“Want To Lose Weight? Avoid Skinny Overeaters” is really and truly the title of the latest bit of head-shakingly insane “research” promoted over at Yahoo!’s main page.
“According to a study that will appear in the April 2010 issue of the Journal of Consumer Research, both the size and consumption habits of our eating companions can influence our food intake. And contrary to existing research that says you should steer clear of eating with heavier people who order large portions, it’s the beanpoles with the big appetites you really need to avoid. “They’re big trouble,” says Gavan Fitzsimons, a marketing professor at Duke’s Fuqua School of Business, and one of the study’s co-authors.” (Emphasis mine).
So, here we have research done for Consumer Research, which people couldn’t WAIT to turn into a “Ohmygods! You eat more if those skinny bastards around you are eating more! And don’t you realize? If you’re not ALREADY skinny, you have absolutely NO RIGHT to eat food! Fatty.”
“So, if an obese person is helping himself to a large portion, I’ll hold back a bit because, well, I see the ultimate results of his eating habits, and I don’t want the stigma associated with being overweight. But if the thin person eats a lot, why shouldn’t I follow suit? If he can gorge herself and still keep trim, why can’t I?” (Emphasis mine).
Indeed. Why CAN’T we all just Eat The Same and stay “thin people”?? Could it POSSIBLY be because body size and shape have a natural variance in the human population?? No? Oh, yeah sorry. That would mean dieting was a worthless venture and all those diet pill marketers would be out of their lush comfortable jobs. Sorry. My bad. Please continue.
“At the same time, if a thin dining companion orders a small portion, I too will hold back because I want to mirror the habits of a body type to which many people aspire. However, if an overweight persons orders light, I’ll make an adjustment. Obviously, small portions aren’t working for him. If tiny meals don’t help you stay trim, what’s the point? Get me the cheeseburger deluxe.” (Emphasis mine).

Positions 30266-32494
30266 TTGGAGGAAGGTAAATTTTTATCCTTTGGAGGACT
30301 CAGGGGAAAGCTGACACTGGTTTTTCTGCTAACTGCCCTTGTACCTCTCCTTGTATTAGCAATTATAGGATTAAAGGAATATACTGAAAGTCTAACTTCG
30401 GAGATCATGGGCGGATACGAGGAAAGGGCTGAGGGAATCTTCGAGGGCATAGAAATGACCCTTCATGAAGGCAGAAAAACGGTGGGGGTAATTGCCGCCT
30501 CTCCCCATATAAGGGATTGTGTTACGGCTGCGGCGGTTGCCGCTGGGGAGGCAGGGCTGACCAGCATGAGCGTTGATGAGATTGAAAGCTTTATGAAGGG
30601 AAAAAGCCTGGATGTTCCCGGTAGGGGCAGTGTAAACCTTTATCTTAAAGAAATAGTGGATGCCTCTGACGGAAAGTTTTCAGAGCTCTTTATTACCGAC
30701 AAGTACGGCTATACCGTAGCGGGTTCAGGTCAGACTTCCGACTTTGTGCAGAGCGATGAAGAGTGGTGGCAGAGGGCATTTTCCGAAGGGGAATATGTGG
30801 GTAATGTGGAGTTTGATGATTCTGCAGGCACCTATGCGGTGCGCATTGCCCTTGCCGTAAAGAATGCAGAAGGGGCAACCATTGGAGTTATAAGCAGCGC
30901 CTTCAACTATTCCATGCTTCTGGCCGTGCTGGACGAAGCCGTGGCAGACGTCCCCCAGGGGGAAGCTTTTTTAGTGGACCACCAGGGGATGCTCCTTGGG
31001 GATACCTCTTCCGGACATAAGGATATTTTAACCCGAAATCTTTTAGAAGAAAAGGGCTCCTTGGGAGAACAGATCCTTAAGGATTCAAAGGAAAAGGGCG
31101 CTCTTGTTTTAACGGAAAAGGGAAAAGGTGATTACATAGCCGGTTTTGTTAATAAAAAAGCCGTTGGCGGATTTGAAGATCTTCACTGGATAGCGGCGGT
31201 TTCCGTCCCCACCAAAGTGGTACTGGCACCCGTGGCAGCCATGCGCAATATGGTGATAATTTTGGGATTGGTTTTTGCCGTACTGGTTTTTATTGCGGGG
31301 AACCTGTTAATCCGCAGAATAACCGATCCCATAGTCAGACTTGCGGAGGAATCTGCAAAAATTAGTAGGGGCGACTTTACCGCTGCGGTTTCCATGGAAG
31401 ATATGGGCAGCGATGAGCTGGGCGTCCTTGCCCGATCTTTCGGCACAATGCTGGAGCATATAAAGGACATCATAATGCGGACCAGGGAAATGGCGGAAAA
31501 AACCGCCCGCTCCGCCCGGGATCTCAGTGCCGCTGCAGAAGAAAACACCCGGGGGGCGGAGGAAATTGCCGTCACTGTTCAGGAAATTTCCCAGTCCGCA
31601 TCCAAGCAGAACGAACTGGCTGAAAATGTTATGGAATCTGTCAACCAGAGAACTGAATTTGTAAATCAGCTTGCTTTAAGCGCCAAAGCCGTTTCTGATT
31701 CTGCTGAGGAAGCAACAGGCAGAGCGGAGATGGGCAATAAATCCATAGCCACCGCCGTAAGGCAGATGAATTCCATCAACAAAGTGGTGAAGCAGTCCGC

So. Consumer Research. Showing that we tend, as humans, to follow environmental cues of those around us when gauging our food intake. Could it at all be linked to how socially ingrained the fear and even hatred of Fat is that people might at all consider a person’s size before decided whether or not to mimic their eating habits? This pervasive thought that not only do people just “know” fatties must overeat at all times, always, in order to “be that way”; but that this thought therefore gives mental license to others to eat more because “Hell, at least I’ve GOT to be eating less than that huge thing!”
*sigh* At least I can end on a more logical note:
“Weight is seen as controllable, unlike other stigmatized traits such as race and gender. Our subjects held a particularly strong explicit belief that fat people are lazy. This belief assumes that overweight individuals simply lack motivation or responsibility for a condition that is under their control.”
And, some further very recent food for thought:
“Media coverage of the role of genetics in obesity causation may influence health behaviours as well as public support for obesity prevention policies. This study examined the five highest circulating daily newspapers for articles addressing genetics and obesity between January 1, 1990 and June 14, 2007. Of 776 articles found, 109 were reviewed. Results indicate a shift away from a deterministic view of obesity towards a personal responsibility perspective over time. These findings may have implications for public policy.
This analysis found a noticeable shift away from a deterministic framing of obesity. After 1999, stories about obesity genes increasingly portrayed obesity as a disease for which individuals are personally responsible (lifestyle was coded as a proxy for notions of individual responsibility), with lifestyle identified both as a cause and a remedy, rather than being caused by unchangeable environmental or genetic factors. It appears that when the gene stories first appear, the deterministic possibilities dominate the frame. As the obesity gene story evolves with time, the media’s tendency to place to locus of responsibility on the individual returns. Indeed, other studies of media portrayals of obesity have found an “unbalanced emphasis on personal responsibility in public health” (Emphasis mine)
–Caulfield, T., V. Alfonso, J. Shelley. “Deterministic?: Newspaper Representations of Obesity and Genetics.” The Open Obesity Journal (1); 38-40.
So, the spin the media gives to the “Obesity Epi-panic” may have an effect, nay even implications for how health and prevention policies are formed? And that media spin has devolved more and more into an “It’s all YOUR FAULT! Fatty.” rhetoric and away from any sort of deterministic frame? Yes. Indeed that IS rather interesting.